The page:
da Cunha, Diogo T; Saccol, Ana L de Freitas; Tondo, Eduardo C; de Oliveira, Ana B A; Ginani, Veronica C; Araújo, Carolina V; Lima, Thalita A S; de Castro, Angela K F; Stedefeldt, Elke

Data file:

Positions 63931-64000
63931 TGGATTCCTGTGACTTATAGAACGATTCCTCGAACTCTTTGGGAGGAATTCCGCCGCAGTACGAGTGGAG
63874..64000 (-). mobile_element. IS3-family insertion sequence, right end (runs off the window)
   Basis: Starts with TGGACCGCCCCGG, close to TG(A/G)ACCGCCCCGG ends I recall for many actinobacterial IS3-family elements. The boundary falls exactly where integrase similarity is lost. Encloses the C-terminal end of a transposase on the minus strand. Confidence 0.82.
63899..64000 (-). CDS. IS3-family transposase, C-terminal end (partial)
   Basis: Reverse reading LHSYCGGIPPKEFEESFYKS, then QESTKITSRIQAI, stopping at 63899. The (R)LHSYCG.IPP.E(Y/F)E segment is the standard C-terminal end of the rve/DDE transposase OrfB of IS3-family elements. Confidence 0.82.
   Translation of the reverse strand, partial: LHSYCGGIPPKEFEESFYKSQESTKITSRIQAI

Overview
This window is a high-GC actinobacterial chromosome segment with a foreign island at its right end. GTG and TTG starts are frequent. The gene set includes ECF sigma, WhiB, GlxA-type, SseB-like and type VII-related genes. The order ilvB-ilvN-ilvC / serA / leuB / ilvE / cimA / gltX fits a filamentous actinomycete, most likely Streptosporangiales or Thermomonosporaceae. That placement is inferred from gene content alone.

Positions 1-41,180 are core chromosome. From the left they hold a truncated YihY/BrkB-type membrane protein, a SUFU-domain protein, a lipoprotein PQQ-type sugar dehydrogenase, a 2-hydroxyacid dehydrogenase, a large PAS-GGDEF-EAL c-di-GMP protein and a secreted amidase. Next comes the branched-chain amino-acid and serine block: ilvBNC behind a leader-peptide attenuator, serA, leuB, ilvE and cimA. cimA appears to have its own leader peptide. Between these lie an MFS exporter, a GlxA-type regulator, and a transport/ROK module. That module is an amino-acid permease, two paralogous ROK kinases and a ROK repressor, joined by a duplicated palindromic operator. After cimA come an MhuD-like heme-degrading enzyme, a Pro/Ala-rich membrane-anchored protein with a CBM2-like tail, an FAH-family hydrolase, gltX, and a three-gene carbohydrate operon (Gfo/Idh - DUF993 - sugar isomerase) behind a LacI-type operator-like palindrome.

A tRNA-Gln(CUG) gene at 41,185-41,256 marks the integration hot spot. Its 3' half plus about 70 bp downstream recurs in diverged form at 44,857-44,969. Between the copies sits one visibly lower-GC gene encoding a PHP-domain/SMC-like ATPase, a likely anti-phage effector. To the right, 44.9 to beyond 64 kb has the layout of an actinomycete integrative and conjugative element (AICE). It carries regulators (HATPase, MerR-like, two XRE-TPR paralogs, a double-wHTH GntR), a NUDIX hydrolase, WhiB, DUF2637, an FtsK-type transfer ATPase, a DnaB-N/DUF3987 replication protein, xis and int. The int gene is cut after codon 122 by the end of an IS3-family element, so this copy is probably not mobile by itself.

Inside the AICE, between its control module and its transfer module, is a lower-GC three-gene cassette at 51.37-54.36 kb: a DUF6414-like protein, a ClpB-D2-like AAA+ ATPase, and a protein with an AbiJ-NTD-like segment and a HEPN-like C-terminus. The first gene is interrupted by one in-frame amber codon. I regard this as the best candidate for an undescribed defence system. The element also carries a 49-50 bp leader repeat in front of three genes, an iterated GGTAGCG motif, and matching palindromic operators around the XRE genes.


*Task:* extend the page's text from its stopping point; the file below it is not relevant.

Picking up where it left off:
In 2014, Brazil hosted one of the most popular sport competitions in the world, the FIFA World Cup. Concerned about the intense migration of tourists, the Brazilian government decided to deploy a food safety strategy based on inspection scores and a grading system applied to food services. The present study aimed to evaluate the results of the food safety strategy deployed during the 2014 FIFA World Cup in Brazil. To assess food safety, an evaluation instrument was applied twice in 1927 food service establishments from 26 cities before the start of the competition. This instrument generated a food safety score for each establishment that ranged from 0.0 (no flaws observed) to 2565.95, with four possible grades: A (0.0-13.2); B (13.3-502.6); C (502.7-1152.2); and pending (more than 1152.3). Each food service received a stamp with the grade of the second evaluation. After the end of the World Cup, a study was conducted with different groups of the public to evaluate the acceptance of the strategy. To this end, 221 consumers, 998 food service owners or managers, 150 health surveillance auditors, and 27 health surveillance coordinators were enrolled. These participants completed a survey with positive and negative responses about the inspection score system through a 5-point Likert scale. A reduction in violation scores from 393.1 to 224.4 (p < 0.001) was observed between the first and second evaluation cycles. Of the food services evaluated, 38.7% received the A stamp, 41.4% the B stamp, and 13.9% the C stamp. All positive responses on "system reliability" presented a mean of 4.0 or more, indicating that the public believed this strategy is reliable for communicating risks and promoting food safety. The strategy showed positive results regarding food safety and public acceptance. The deployed strategy promoted improvements in the food safety of food services. The implementation of a permanent policy may be well accepted by the public and may greatly contribute to a